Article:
450 lbs. / (0.0749 lbs./ft3) = 6,008 ft3 of air
To meet this requirement, reference Table 1 below. It shows the volume of air required by your compressed air system to meet this demand. As you can see, your compressor has to work 13X harder to cool the same product when using a drilled pipe. Just like the LED light bulbs, the Super Air Knife has more efficiency, more innovation, and uses less compressed air. In turn, the Super Air Knife will save you a lot of money in electrical costs. If you would like to see how much the Super Air Knife can save compared to the drilled pipe, we have that information in this blog. (Read it HERE.) For my reference, it will reduce the stress of your compressed air system.
if you would like to compare any of your current blow-off devices with an innovative EXAIR product, you can contact an Application Engineer. We can do an Efficiency Lab to shine an LED light on saving energy and money with your compressed air.
Fluid mechanics is the field that studies the properties of fluids in various states. There are two areas, fluid statics and fluid dynamics. Fluid dynamics studies the forces in a fluid, either as a liquid or a gas, during motion. Osborne Reynolds, an Irish innovator, popularized this dynamic with a dimensionless number, Reyonlds number. This number can indicate the different states that the fluid is moving; either in laminar flow or turbulent flow. The equation below shows the relationship between the inertial forces of the fluid as compared to the viscous forces. Reynolds number, Re, can be calculated by Equation 1:
Equation 1: Re = V * Dh/u
Re – Reynolds Number (no dimensions)
V – Velocity (feet/sec or meters/sec)
Dh – hydraulic diameter (feet or meters)
u – Kinematic Viscosity (feet^2/sec or meter^2/sec)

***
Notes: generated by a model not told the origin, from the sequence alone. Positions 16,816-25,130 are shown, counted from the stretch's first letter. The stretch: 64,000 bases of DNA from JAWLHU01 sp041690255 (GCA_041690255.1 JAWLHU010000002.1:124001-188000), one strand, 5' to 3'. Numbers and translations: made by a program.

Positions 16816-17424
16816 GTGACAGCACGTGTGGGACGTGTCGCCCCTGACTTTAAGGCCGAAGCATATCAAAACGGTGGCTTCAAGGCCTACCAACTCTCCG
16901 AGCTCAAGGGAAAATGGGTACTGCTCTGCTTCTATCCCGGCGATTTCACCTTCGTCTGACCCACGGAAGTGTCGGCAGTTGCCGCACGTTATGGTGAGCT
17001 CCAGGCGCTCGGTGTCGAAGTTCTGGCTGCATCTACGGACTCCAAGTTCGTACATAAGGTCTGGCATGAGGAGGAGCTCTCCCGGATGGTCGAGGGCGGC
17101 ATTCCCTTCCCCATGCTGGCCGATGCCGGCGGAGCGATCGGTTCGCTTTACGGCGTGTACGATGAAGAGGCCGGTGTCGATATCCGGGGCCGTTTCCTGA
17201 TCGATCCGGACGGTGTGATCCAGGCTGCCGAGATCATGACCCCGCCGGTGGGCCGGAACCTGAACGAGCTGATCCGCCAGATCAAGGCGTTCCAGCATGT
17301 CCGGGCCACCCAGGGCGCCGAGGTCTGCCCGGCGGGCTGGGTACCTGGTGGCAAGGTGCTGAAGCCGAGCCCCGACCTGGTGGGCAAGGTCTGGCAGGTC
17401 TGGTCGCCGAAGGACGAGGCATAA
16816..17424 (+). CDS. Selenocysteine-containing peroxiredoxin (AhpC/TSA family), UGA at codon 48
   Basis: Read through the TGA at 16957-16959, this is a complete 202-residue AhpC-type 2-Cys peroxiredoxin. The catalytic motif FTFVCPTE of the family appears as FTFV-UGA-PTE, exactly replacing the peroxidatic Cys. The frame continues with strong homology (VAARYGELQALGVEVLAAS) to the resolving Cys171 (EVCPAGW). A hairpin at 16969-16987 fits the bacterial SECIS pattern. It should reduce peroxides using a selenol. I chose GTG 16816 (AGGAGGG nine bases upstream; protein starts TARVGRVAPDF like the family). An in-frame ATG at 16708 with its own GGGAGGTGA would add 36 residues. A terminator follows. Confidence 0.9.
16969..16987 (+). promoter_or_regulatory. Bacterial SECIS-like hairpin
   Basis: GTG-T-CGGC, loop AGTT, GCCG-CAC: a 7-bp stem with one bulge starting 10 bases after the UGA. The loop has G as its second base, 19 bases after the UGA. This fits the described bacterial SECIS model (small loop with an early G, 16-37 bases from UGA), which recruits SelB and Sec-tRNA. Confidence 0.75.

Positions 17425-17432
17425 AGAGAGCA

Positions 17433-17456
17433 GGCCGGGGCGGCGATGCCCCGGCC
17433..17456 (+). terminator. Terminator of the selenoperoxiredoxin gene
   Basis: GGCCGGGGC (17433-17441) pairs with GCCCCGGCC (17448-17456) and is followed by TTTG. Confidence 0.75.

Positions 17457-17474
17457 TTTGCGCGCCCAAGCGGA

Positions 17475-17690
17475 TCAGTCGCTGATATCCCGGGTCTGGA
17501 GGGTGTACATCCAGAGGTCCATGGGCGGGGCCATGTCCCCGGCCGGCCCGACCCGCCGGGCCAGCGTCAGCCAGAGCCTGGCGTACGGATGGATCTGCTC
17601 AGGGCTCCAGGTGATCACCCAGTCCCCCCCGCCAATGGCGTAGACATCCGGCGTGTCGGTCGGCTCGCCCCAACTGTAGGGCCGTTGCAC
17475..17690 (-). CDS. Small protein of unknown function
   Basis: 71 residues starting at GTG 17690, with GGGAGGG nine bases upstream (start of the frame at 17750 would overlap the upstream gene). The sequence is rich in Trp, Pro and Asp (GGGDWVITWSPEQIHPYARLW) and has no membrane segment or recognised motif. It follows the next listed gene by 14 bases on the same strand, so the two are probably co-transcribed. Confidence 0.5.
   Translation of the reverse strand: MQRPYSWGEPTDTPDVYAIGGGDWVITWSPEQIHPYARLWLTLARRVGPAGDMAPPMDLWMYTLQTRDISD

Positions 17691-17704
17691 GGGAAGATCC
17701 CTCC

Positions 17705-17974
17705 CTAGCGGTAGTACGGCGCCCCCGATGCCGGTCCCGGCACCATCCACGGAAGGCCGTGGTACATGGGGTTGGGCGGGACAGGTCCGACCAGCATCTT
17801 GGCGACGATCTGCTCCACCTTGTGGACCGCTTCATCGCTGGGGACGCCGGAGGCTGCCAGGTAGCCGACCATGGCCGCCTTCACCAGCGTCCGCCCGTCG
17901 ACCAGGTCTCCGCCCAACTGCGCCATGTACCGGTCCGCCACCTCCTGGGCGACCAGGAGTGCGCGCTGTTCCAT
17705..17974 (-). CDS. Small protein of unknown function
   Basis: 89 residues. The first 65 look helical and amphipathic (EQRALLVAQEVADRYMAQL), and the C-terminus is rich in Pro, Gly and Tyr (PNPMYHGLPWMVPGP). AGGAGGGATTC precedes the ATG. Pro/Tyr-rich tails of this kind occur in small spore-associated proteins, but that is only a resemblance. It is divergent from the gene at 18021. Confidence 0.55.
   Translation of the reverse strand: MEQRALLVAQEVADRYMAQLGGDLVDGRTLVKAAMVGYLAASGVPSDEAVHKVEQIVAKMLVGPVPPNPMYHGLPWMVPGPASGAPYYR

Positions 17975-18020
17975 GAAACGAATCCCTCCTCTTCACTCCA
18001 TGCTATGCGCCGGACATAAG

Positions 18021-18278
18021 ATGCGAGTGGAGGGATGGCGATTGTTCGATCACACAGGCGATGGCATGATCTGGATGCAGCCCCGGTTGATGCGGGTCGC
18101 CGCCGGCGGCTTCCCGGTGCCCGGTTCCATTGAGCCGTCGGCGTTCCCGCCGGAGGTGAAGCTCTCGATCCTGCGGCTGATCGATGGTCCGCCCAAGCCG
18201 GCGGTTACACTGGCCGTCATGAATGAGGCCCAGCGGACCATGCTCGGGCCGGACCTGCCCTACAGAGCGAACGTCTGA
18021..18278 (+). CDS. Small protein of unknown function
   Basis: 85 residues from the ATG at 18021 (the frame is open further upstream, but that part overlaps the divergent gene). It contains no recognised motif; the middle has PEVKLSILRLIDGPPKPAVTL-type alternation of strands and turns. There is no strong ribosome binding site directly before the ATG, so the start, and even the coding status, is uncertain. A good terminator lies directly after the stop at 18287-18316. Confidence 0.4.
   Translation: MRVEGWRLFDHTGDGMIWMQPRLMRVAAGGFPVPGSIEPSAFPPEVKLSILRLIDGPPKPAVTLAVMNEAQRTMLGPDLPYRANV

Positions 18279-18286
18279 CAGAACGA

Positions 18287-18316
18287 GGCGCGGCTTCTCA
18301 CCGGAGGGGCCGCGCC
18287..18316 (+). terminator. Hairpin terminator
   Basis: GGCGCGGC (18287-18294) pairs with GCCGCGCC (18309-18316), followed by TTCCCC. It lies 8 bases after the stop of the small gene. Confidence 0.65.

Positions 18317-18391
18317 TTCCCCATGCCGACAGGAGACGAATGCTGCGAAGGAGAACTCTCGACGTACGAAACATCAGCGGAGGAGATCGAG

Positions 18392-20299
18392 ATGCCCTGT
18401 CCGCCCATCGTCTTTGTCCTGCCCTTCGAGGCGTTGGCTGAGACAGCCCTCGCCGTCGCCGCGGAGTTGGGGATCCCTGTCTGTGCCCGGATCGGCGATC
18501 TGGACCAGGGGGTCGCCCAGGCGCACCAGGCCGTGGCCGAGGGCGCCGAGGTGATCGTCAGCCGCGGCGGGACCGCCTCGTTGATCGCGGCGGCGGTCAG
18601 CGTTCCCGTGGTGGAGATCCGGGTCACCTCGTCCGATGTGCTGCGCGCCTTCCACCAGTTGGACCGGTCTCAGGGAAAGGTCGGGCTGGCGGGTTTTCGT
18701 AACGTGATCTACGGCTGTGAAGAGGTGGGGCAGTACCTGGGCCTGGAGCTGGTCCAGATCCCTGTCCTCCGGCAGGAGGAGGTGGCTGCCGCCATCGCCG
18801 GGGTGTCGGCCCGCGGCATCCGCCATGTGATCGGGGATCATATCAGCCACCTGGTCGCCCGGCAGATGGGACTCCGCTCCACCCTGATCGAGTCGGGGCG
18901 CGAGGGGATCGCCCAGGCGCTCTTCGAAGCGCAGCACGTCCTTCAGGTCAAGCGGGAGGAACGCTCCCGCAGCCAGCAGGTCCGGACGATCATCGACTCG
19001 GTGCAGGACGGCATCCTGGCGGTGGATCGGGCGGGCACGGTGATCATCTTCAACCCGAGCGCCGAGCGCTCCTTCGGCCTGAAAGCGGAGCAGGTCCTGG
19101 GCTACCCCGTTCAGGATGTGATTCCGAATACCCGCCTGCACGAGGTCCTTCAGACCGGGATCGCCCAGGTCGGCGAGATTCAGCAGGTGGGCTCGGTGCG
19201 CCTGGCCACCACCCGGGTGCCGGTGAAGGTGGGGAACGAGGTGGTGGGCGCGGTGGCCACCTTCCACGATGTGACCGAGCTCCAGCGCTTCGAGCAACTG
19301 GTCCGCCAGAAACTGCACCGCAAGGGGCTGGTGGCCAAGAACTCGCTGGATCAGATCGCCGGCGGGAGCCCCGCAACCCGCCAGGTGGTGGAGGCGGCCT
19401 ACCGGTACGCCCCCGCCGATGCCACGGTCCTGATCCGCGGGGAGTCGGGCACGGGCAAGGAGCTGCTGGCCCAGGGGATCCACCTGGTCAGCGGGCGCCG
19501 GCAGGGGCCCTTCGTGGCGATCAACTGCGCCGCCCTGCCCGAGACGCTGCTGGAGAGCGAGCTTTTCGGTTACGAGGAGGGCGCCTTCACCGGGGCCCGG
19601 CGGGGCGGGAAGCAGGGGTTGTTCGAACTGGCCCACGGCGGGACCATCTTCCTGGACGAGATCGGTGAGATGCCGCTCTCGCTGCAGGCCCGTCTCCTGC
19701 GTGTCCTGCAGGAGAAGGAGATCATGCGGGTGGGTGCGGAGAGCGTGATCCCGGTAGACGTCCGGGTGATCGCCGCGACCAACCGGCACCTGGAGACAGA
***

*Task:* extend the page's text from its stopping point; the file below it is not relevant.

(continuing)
The value of Re will mark the region in which the fluid (liquid or gas) is moving. If the Reynolds number, Re, is below 2300, then it is considered to be laminar (streamline and predictable). If Re is greater than 4000, then the fluid is considered to be turbulent (chaotic and violent). The area between these two numbers is called the transitional area where you can have small eddy currents and some non-linear velocities. To better show the differences between each state, I have a picture below that shows water flowing from a drain pipe into a channel. The water in the channel is loud and disorderly; traveling in different directions, even upstream. With the high speed coming from the drain pipe, the inertial forces are greater than the viscous forces of the water. The Reynolds number is larger than 4000 which indicates turbulent flow. As the water travels into the mouth of the river after the channel, the waves transform from a disorderly mess into a more uniform stream. This is the transitional region. A bit further downstream, the stream becomes calm and quiet, flowing in the same direction. This is the laminar flow region where Re is less than 2300. Air, like the water in the picture, is also a fluid, and it will behave exactly in the same way depending on the Reynolds number.
Why is this important to know? In certain applications, one state may be better suited than the other. For mixing, particle suspension and heat transfer; turbulent flows are needed. But, when it comes to effective blowing, lower pressure drops and lower noise levels; laminar flows are required. In many compressed air applications, the laminar flow region is the best area to use compressed air. EXAIR offers a large line of products, including the Super Air Knives and Super Air Nozzles that uses that laminar flow to generate a strong force efficiently and quietly. If you would like to discuss further how laminar flows could benefit your process, an EXAIR Application Engineer will be happy to assist you.
What is laminar flow and turbulent flow? Osborne Reynolds popularized this phenomenon with a dimensionless number, Re. This number is the ratio of the inertial forces to the viscous forces. If the inertial forces are dominant over the viscous forces, the fluid will act in a violent and chaotic manner. The formula to determine the Reynolds number is as follows:
Equation 1: Re = V * Dh/u
Re – Reynolds Number (no dimensions)
V – Velocity (Feet/sec or Meters/sec)
Dh – hydraulic diameter (Feet or Meters)
u – Kinematic Viscosity (Feet^2/sec or Meter^2/sec)